This year, in March, was our 20th wedding anniversary. Five years earlier, my husband had planned to take us to Europe for our 15th wedding anniversary. Unfortunately, because of some major changes to his job, that trip never happened.
Fast forward five years and we were determined to make it happen. In a way, it was better timing, because our children were now 16 and 14 and leaving them behind didn’t seem as difficult as it would have been five years earlier. We found some decent flights from Cancun to Milan and started planning away.
We toured three countries: Switzerland, Italy, and Greece. I had been to Italy and Greece before, but my husband had not. Now that we have lived in a beach town for so long, we don’t really crave beach or sun vacations, we want history, architecture, mountains, rolling hills, and of course, food that is very different from what we eat here.
I knew food would be a HUGE part of this trip, and it did not disappoint. My husband, even though his favorite food is not Italian (????), claims his favorite meal of the trip was in Venice, where he ordered a ‘seafood soup’ but came out as the most glorious array of seafood with a bit of sauce to soak up the seafood goodness. Needless to say, this first meal in Italy was one to remember. ( I know this has nothing to do with this recipe, but I just had to share it with you).
We ate our way happily through Italy, carbs and cappuccinos daily. When we got to Greece, we welcomed the change from carbs every hour and were eating feta, lamb, gyros, and one of my personal favorite meals of the trip, the Santorini salad, which included food only grown locally, (caper leaves, kefalotyri cheese) and therefore, un-copy-able (yes I know it’s not a word) for a person like me who would have absolutely no access to such ingredients. What’s even worse, I was so dazzled by it, I forgot to take a picture. Ugh.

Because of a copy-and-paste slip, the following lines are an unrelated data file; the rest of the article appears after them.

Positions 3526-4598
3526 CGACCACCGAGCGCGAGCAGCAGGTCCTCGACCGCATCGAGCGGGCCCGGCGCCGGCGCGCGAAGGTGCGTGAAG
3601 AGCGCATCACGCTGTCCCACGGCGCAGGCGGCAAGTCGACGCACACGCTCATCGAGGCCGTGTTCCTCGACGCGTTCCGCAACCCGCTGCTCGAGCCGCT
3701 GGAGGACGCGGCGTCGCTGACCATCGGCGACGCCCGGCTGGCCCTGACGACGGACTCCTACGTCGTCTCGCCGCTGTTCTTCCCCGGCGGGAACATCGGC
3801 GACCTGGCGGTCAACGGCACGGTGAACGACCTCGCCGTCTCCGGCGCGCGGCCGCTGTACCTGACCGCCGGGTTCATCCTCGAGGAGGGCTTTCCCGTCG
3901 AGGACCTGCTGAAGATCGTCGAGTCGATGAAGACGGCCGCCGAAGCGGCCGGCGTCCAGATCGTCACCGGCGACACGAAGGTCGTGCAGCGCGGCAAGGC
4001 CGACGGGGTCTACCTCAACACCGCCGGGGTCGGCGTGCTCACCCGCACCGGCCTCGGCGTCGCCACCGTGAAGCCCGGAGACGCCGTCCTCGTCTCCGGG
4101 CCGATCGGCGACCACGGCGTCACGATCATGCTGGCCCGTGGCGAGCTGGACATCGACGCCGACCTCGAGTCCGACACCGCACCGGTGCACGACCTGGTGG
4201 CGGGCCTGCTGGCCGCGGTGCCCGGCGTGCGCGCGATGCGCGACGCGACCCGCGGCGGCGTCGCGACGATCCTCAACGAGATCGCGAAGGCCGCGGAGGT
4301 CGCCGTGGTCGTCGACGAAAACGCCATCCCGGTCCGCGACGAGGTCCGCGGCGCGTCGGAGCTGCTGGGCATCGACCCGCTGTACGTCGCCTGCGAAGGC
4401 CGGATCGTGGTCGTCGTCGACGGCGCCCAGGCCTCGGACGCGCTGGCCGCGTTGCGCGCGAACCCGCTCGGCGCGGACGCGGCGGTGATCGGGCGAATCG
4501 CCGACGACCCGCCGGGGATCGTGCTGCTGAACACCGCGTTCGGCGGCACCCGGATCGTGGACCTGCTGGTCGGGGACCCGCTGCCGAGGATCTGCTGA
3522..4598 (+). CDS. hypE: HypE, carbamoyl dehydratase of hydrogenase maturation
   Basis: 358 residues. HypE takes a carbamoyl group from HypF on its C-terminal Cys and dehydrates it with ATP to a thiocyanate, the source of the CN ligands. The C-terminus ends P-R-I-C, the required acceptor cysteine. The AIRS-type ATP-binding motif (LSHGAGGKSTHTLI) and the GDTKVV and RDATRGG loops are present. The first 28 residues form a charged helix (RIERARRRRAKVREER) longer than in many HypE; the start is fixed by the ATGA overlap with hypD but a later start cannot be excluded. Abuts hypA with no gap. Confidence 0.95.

When we returned from our trip, we went into post-awesome vacation depression. Has anyone else experienced this? I tried to re-create some of the food we ate, and some of it was good, some of it didn’t even compare. I did though, in sadness one night, combine these flavors from two different countries to come into one yummy bite.
I’ve been making Ina Garten’s Whipped Feta for a few years, but I never topped it with Bruschetta before. The flavors blended so well together, it brought me back to sunsets in Santorini and castles in Tuscany. It’s a nice twist on a classic appetizer.
Grilling the bread gives it a nice crust, so that the oil from the Bruschetta doesn’t drop in the bread and make it mushy.
- 8 oz feta, crumbled, room temperature
- 3 oz cream cheese, room temperature
Put feta into a food processor. Puree for about 2-3 minutes until smooth. Add cream cheese and process another minute until smooth.
- 1 good quality baguette
- 6 tomatoes, seeds removed, finely chopped
- 1/3 cup basil leaves, diced
- 4 cloves garlic, minced
- 1/4 cup olive oil
Combine tomatoes, basil, garlic, and olive oil in bowl. Season with salt. (You can make this earlier in the day and let the flavors marinate together at room temperature).
DIRECTIONS FOR BRUSCHETTA FETA
Slice baguette in half. Grill both sides for a few minutes, so the bread is crispy and golden. Smear feta/cream cheese mixture over bread. Spoon Bruschetta over slightly cooled bread, top with more basil if desired. Serve immediately.
Whipped Feta adapted from: The Food Network